We’ve been traveling for almost three months now. This means that we’ve spent approximately the last 2000 hours together, with one another being our only consistent support in our grand endeavor. And honestly, while that brings us closer and all that, when you do everything together and see everything together and notice everything together and are removed from the pace of everyday life together, you run out of things to talk about. Everything we take in about the world happens at the same time. Our conversations often amount to “hmm, did you see that, that was weird” … “huh, yeah.” Sure, there’s an awful lot of conversation about what to do next, what we just did, what do you want to eat, and so on. But there’s also a lot of comfortable silence these days.
So I think we’re both a little excited to have someone else to talk to. Get filled in on all the weird little things that make the news. Someone to update me on the football world. Theresa’s brother Greg arrives tonight to join us in exploring Lima, Nazca and Cuzco. Since it’s all got to happen in ten days, it will be a flurry of activity and we may not be terribly active here. Instead, we may be too busy talking.
We’ve added a new page to our Country Summaries; check it out for a review of our time in Chile. Because we have hundreds and hundreds (maybe thousands) of photos of Chile to sort through, we haven’t yet uploaded them but will (hopefully) soon. We’ll let you know when they’re up. We also don’t have the budget page up yet, but we’re planning to do some serious arithmetic on our upcoming bus ride to Lima and will post that info as soon as possible.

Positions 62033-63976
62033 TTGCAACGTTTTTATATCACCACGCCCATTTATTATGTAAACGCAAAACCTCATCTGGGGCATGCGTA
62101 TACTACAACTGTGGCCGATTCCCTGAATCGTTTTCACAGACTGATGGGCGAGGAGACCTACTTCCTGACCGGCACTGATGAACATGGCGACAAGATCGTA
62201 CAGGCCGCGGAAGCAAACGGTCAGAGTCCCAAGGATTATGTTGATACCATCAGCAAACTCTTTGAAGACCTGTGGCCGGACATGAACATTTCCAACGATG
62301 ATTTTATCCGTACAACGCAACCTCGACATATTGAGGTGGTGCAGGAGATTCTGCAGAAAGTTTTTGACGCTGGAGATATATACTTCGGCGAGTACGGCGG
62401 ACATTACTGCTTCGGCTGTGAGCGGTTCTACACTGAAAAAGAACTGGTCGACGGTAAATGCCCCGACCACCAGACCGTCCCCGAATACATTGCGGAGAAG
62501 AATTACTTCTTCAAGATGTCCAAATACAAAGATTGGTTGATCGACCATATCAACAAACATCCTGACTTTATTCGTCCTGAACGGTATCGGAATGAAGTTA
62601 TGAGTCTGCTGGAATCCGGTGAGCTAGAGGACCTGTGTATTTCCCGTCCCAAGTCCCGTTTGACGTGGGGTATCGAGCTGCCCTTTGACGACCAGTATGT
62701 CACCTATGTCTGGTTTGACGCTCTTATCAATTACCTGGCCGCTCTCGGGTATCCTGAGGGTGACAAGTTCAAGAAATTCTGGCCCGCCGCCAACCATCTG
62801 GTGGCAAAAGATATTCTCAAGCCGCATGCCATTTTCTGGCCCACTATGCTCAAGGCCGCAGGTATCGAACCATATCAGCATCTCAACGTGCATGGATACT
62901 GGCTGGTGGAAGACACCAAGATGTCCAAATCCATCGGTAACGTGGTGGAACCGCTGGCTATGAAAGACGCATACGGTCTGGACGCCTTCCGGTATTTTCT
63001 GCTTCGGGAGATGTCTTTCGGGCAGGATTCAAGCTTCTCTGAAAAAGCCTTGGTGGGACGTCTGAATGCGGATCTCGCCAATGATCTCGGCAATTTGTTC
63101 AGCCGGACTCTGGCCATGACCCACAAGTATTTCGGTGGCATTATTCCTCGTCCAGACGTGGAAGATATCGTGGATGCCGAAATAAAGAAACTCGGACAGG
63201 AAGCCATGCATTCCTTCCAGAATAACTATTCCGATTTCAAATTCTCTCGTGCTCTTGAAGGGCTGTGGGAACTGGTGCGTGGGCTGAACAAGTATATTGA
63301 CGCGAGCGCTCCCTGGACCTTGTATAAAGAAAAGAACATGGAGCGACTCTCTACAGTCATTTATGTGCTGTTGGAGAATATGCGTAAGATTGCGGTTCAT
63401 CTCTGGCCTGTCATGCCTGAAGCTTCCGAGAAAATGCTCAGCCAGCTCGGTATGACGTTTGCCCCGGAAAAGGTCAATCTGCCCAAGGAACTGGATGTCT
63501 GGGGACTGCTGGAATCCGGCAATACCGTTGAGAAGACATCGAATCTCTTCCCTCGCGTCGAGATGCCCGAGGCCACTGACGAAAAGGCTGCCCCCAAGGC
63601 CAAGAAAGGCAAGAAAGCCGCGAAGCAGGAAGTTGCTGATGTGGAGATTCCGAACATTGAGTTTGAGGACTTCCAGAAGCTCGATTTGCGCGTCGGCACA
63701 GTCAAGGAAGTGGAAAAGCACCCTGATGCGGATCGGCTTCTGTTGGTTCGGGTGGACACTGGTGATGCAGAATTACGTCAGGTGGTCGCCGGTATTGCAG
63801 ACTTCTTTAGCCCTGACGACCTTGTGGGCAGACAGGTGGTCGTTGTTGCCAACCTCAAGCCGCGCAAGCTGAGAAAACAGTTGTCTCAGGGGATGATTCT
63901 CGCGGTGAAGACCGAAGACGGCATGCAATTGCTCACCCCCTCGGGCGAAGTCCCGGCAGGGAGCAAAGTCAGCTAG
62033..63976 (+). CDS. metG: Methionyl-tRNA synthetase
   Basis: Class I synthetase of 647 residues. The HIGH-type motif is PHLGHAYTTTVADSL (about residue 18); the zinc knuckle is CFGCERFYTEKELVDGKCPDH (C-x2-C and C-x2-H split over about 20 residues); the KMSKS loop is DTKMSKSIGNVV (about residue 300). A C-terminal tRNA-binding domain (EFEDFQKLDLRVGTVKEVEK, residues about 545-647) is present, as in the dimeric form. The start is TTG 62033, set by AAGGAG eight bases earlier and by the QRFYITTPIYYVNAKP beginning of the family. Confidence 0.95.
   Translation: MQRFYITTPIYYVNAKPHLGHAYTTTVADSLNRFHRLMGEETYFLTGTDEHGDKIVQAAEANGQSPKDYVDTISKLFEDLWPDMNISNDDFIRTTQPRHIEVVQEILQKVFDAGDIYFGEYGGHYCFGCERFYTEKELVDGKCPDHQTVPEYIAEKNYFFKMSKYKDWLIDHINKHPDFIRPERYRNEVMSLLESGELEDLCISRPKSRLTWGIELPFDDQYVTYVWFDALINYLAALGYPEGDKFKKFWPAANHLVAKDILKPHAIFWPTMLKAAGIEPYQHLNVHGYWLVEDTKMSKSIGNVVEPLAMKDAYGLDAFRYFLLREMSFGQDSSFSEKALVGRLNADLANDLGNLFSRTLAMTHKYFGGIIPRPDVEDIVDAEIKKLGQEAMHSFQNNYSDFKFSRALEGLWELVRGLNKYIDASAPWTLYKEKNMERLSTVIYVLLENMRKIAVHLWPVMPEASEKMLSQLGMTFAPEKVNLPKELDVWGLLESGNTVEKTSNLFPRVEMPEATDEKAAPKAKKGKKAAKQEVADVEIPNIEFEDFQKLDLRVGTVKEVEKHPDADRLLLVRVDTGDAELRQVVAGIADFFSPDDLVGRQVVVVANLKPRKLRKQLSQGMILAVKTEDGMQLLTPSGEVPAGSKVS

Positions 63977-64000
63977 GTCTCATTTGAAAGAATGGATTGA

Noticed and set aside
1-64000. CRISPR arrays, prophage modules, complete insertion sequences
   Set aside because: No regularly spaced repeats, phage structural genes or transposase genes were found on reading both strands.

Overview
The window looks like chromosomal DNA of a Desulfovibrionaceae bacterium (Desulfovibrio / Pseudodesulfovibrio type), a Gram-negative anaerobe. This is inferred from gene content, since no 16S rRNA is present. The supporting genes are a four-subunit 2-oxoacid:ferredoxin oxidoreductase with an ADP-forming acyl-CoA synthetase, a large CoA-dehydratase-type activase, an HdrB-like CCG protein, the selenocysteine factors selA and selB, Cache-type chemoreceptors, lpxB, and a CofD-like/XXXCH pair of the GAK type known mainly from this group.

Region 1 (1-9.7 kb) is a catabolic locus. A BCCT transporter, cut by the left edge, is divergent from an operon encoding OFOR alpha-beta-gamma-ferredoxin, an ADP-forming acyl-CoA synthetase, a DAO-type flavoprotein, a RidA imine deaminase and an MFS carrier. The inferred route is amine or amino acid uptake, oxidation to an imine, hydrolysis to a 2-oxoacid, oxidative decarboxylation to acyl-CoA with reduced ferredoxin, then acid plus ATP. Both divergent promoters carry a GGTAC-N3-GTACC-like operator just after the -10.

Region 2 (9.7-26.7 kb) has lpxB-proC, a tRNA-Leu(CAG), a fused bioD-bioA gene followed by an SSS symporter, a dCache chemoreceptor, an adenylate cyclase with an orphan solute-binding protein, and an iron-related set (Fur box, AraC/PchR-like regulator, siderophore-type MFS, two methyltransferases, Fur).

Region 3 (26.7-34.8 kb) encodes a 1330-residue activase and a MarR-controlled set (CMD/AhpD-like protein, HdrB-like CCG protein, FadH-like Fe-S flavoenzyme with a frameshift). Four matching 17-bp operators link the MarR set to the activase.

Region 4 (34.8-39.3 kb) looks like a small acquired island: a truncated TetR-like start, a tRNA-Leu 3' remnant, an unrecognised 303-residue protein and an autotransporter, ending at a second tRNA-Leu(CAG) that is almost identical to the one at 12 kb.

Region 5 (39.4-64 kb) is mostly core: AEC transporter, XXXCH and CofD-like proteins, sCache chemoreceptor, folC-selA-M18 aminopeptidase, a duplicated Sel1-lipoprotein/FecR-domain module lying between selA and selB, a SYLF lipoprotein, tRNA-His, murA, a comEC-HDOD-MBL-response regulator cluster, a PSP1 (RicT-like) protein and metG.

As for what we’re up to now. We’re leaving the Chilean border and beach town of Arica tomorrow morning to cross into Peru and then hop an 18 hour bus up to the capital city of Lima, where we will meet my brother Gregory on the 28th. Then it’s adventures in Nazca, Cusco, and who knows where else. Stay tuned.
It came without brisket, it came without tags
It came without 19 types of cookies, without a tree, wrapped boxes and bags
But somehow it came, it came just the same.
Okay, I lie. It didn’t come just the same. I didn’t get my annual family viewing of the animated version of “How the Grinch Stole Christmas.” I didn’t get a bedhead family photo on the stairs Christmas morning. I didn’t get the loud exclamations from my brothers over every gift they get as though they are 5 years old and not 20, 23, and 26. I didn’t get my Christmas Eve dinner of brisket, mashed potatoes, green beans, and chocolate pie. I didn’t get to hear the same Dowell family stories that I’ve heard pretty much every year of my life on Christmas Eve. I didn’t get the au gratin potatoes, jelly jokes, and all-family photos at the Zimmerman Christmas day gathering. I didn’t get to indulge in every type of homemade cookie known to man or participate in impromptu family sing-alongs to Christmas songs.
So yes, Christmas came, but it didn’t come at all the same. But we did our best with what we had. We tucked away the little green foam Christmas trees that came with one of our bus boxed lunches. We bought a tiny nativity scene that depicts the Holy Family as indigenous Andean people. And we browsed the markets until we found red woolen socks that would serve as stockings. Then we got a nice room in a nice hotel (comfortable bed! TV! wifi! jacuzzi tub!) and decorated our desk. And guess what? Santa found us even though we’re tucked away in a nowhere town in northern Chile.